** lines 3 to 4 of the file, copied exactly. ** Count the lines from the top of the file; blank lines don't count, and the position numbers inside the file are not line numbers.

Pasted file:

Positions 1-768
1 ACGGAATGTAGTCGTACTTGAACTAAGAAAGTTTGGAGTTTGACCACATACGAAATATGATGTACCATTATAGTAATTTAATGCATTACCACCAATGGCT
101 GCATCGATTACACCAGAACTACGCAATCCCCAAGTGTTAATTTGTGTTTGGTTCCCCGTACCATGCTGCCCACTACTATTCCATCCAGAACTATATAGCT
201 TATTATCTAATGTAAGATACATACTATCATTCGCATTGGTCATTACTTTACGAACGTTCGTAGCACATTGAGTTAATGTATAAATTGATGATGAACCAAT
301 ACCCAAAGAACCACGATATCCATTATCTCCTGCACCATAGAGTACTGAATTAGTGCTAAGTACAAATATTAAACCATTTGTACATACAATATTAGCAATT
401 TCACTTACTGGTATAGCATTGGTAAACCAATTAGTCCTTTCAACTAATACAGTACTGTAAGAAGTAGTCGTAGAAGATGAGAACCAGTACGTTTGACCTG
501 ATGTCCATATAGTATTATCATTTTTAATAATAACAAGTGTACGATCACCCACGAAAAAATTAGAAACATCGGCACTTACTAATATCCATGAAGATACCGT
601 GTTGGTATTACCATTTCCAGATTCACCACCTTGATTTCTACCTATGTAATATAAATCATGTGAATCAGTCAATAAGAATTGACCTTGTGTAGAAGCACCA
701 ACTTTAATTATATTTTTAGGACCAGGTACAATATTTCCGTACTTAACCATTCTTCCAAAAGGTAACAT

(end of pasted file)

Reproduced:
101 GCATCGATTACACCAGAACTACGCAATCCCCAAGTGTTAATTTGTGTTTGGTTCCCCGTACCATGCTGCCCACTACTATTCCATCCAGAACTATATAGCT
201 TATTATCTAATGTAAGATACATACTATCATTCGCATTGGTCATTACTTTACGAACGTTCGTAGCACATTGAGTTAATGTATAAATTGATGATGAACCAAT